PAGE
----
"I've got parsley in my teeth? Oh no! I knew it! I'm useless! I just can't cope with this whole salad eating thing any more. I'm just not cut out for it. I'm such an idiot for thinking I could do it. Excuse me, I just need some time on my own. I feel so stupid..."
Or perhaps this:
"I've got a poppy seed between my teeth? How dare you! Who do you think you are...? You always think you're SO superior. Well you're not. Everyone thinks you've got poppy seeds between your teeth. They're all talking about it. So back off, because you're not so perfect yourself. And by the way, I quit!"
Okay, so both of these scenarios are ridiculous... I hope.
And yet, so many people seem to agonise over the poppy seed moment. (Dear world, I grant you a general licence: please tell me if I have a remnant of my last meal clamouring for attention while I'm trying to sound vaguely intelligent.)
So here's the thing. You not telling me is about you and your ego. It's about you not wanting to look or feel awkward. And that's just a touch selfish.
Let's crank this up a notch: There are some relationships in which you can't justify putting your ego before my poppy seed. One of those is if you and I are on the same team. I don't mind what kind of team that is (business, sport, music, marriage) but if it's going to be a high performing team, then everyone needs to be calling out the poppy seeds.
I like to think of these moments as Catalyst Conversations.
Catalyst Conversations are those conversations which spark a positive change: in me, in you, in the team. That might be because there is something glaringly wrong that needs fixing. Or it might be because I’m stuck and need shifting. Either way, it's a conversation that I may find challenging, as may you, but that's no reason not to have it.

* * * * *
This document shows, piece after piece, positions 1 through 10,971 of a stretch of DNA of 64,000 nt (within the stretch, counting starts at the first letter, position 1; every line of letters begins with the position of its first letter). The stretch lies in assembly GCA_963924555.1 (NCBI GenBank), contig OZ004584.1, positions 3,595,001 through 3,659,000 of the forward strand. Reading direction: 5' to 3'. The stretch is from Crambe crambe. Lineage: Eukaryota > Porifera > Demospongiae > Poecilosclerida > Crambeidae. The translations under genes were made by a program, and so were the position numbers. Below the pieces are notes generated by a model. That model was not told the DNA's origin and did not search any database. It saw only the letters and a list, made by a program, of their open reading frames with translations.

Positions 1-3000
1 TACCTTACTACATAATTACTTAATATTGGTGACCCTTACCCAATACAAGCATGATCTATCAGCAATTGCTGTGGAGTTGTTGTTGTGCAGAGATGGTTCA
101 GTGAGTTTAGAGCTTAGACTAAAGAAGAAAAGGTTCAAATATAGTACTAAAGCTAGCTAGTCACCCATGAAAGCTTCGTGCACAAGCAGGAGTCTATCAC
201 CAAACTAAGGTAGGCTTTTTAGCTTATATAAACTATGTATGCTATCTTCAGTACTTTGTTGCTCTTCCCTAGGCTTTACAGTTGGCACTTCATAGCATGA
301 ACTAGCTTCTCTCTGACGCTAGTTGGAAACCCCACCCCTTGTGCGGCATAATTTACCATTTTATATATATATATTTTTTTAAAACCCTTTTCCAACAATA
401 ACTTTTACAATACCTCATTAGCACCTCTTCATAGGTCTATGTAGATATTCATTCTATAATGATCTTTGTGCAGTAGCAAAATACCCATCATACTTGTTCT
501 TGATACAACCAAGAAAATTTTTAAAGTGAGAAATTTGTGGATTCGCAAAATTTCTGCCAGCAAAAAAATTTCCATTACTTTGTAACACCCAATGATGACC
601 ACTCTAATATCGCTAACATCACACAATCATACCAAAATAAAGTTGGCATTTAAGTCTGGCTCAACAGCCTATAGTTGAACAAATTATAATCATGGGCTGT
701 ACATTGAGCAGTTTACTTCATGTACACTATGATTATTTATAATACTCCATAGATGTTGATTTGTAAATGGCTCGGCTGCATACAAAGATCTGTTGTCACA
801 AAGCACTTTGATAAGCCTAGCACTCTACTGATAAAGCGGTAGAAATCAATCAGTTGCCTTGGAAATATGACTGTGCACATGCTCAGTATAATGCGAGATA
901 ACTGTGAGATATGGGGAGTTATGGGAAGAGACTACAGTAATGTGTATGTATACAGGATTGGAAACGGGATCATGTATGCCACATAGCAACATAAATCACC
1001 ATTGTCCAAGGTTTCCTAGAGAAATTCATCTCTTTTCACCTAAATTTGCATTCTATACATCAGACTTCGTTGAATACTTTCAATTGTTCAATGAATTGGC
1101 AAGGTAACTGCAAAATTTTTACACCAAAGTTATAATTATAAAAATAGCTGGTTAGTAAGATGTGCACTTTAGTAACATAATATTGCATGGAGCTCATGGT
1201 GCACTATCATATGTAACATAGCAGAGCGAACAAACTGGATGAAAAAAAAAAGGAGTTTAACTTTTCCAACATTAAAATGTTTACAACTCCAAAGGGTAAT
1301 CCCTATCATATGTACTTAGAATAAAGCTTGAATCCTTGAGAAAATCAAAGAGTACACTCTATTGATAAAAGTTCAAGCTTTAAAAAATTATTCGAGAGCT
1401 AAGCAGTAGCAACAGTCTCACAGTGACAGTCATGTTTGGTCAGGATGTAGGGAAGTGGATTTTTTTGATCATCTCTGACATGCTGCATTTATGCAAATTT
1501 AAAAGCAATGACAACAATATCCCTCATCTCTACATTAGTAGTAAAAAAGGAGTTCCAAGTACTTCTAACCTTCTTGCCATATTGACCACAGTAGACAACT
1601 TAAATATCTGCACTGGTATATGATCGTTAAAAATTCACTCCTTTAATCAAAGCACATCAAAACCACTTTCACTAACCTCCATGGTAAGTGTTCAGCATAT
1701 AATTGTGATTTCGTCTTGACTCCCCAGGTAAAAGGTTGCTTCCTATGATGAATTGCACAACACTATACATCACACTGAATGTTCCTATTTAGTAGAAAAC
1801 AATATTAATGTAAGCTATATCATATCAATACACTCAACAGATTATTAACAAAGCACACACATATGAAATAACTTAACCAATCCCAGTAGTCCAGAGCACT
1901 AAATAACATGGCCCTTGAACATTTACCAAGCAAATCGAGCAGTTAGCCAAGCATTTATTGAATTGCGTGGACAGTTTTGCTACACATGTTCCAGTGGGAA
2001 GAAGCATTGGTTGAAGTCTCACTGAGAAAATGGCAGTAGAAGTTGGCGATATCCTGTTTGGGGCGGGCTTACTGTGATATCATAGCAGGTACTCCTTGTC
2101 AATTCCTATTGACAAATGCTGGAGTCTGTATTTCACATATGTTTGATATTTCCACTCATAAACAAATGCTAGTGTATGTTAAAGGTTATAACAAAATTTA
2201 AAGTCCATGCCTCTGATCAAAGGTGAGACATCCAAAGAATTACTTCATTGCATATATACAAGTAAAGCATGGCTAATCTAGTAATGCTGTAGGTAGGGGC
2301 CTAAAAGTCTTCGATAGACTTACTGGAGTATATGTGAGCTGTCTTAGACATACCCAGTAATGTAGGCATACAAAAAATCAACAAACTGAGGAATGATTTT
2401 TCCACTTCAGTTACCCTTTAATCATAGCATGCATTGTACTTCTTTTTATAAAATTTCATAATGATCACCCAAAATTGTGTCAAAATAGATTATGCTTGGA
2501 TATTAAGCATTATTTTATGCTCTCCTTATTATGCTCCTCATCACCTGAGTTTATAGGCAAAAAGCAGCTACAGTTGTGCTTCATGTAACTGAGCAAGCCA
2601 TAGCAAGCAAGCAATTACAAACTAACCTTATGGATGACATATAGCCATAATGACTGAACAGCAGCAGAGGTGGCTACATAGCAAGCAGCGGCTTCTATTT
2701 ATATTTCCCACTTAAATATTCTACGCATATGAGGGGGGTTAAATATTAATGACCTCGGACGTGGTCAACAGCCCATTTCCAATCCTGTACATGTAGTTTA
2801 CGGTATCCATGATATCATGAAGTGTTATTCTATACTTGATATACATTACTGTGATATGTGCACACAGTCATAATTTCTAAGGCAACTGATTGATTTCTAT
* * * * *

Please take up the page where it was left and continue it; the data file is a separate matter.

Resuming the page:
Leaders need to be capable and confident of having awesome Catalyst Conversations. They need to recognise the moment for having them and then just get on with it. They have to be able to do so honestly, with respect and with a catalyst mindset (not simply a feedback mindset). Leaders can't deliver subtle messages and hope people will simply find the catalyst for themselves. If leaders don't do this well, then they can't expect others to do so, and can expect a whole lot of "same, same".
But most importantly, leaders need to be great at having Catalyst Conversations with each other. The best leadership teams leave their ego at the door, and call out one another's poppy seeds without worrying about how people will react. Not because they don't care how they react, but because they've spent enough time aligning themselves around the idea that Catalyst Conversations are bloody important.
Of course, you can't simply go around saying, "Today is Catalyst Conversations Day!" (Well, you could, but I'd probably point out you were being weird.) There are a few variables at play, and you need to exercise judgement around all of them: timing, context, trust and skilful communication are all things you need to be good with.
But deep down, I think instinct has a lot to do with it. Just as you might embark on that internal dialogue about whether to mention the poppy seed, you may have a conversation with yourself about whether or not to mention their odd behaviour, or their lack of drive, or their apparent reluctance to ask for help. Somehow, in the hope they'll thank you for not saying anything. Well, here's my suggestion: use that instinctive twinge as your catalyst.
So, over to you: what are the Catalyst Conversations your poppy seed detector knows you should be having? And why are you avoiding them? Just make sure you check your ego at the door…
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